Still, the countries that pledged funds this week for Iraq illustrate what could be the start of a regional willingness to stabilize the country. Turkey, which has been involved in Iraq’s reconstruction since the end of the war that ousted Saddam Hussein, was the biggest contributor. It pledged $5 billion. The Saudis, who may be wary of the composition of the next Iraqi government (elections are in May and Riyadh doesn’t want pro-Iranian interests to gain power), promised $1.5 billion. Kuwait, which organized the conference, pledged $1 billion; Qatar an additional $1 billion. There were smaller contributions from the United Arab Emirates, Germany, the EU, and the Islamic Development Bank. The United States did not pledge any money, but said it would offer more than $3 billion in financing to help U.S. companies invest in Iraq.
Much of the money will flow into Iraq only if contracts or agreements actually materialize. Still Sajjad Jiyad, who runs the Bayan Center, an Iraqi think tank in Baghdad, pointed out that 76 governments showed up at the conference, along with 1,800 firms, NGOs, and international corporations. “They may not have bid today,” he said, “but … they can go back and apply for credit lines and guarantees and bid on specific projects.”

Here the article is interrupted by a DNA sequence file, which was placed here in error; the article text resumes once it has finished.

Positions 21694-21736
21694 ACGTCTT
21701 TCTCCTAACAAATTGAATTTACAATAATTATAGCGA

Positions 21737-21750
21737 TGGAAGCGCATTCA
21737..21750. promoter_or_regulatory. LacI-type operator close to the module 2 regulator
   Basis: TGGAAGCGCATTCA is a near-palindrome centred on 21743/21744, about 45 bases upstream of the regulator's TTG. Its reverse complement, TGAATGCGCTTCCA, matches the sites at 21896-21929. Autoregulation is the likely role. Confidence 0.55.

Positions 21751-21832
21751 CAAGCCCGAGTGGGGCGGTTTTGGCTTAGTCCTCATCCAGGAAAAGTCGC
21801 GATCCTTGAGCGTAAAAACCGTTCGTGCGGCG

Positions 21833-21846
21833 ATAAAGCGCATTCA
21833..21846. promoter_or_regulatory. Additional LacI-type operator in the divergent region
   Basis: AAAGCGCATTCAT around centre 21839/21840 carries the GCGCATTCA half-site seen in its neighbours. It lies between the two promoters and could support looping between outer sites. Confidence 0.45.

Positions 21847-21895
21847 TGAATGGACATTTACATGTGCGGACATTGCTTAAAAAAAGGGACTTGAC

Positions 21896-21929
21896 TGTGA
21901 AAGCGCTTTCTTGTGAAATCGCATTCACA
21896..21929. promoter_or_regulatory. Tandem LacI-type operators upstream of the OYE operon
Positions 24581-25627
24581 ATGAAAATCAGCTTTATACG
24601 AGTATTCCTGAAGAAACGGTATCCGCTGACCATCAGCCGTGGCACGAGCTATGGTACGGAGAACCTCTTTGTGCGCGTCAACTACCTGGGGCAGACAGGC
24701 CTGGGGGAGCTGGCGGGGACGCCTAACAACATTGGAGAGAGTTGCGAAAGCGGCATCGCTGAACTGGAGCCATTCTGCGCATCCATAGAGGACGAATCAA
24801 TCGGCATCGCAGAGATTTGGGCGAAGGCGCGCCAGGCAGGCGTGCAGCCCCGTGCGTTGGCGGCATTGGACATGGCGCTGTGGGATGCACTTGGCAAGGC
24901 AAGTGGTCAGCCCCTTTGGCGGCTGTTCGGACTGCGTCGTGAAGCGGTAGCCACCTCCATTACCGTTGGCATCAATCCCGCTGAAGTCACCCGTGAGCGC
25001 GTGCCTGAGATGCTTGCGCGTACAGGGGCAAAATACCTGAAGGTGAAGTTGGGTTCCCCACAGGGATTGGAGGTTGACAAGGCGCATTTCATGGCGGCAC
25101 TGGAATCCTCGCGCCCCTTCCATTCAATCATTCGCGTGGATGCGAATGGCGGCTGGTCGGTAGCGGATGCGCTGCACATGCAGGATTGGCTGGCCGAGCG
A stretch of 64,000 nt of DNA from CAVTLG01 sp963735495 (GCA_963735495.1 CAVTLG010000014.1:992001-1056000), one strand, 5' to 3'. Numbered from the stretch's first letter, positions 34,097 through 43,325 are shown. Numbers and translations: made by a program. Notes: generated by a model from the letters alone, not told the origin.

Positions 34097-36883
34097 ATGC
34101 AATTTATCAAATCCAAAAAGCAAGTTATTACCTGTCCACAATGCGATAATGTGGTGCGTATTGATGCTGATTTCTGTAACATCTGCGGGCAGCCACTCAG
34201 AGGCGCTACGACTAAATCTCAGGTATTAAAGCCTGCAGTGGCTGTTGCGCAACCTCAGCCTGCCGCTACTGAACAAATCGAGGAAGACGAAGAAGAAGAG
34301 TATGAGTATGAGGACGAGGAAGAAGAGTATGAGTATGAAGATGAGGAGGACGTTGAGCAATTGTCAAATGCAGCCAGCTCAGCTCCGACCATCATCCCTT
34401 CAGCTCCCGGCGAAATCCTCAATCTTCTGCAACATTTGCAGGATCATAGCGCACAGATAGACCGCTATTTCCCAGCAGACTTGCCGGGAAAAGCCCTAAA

Michael Knights, an Iraq expert at the Washington Institute, told me that while the top-line numbers might have looked disappointing, there was much to be optimistic about.
“What a lot of people have been impressed with is that the Iraqis have come out in a very mature way and tried to put in a decent amount of effort trying to attract private sector investment to the country, trying to reassure investors, putting on a good show,” he said. “And, I think, this should be viewed more as an investment conference than as an aid conference. That’s the key takeaway there.”
Still, Iraq is only just recovering from the war with ISIS. The cities the terrorists occupied were destroyed—and fixing them is expected to cost $22 billion. Corruption remains a problem, as well. Transparency International ranked Iraq 166 out of 176 countries in 2016, the most recent year for which data are available.
Samya Kullab, a senior correspondent with Iraq Oil Report, a news organization that covers the country’s energy sector, told me that Iraqi officials were aware of the perception among the donor community that the country was corrupt. One way to mitigate that perception was with the establishment of the Iraq Reconstruction Fund, which is run by Mustafa al-Hiti, a highly respected official, who began to work with the World Bank. But, Kullab acknowledged, that won’t entirely solve the problem.
“The fact remains that it will take a lot of work and a long time for the structures to hold up,” she said. “These individuals and the system itself allowed corruption to flourish. It will take a long time for that to be remedied.”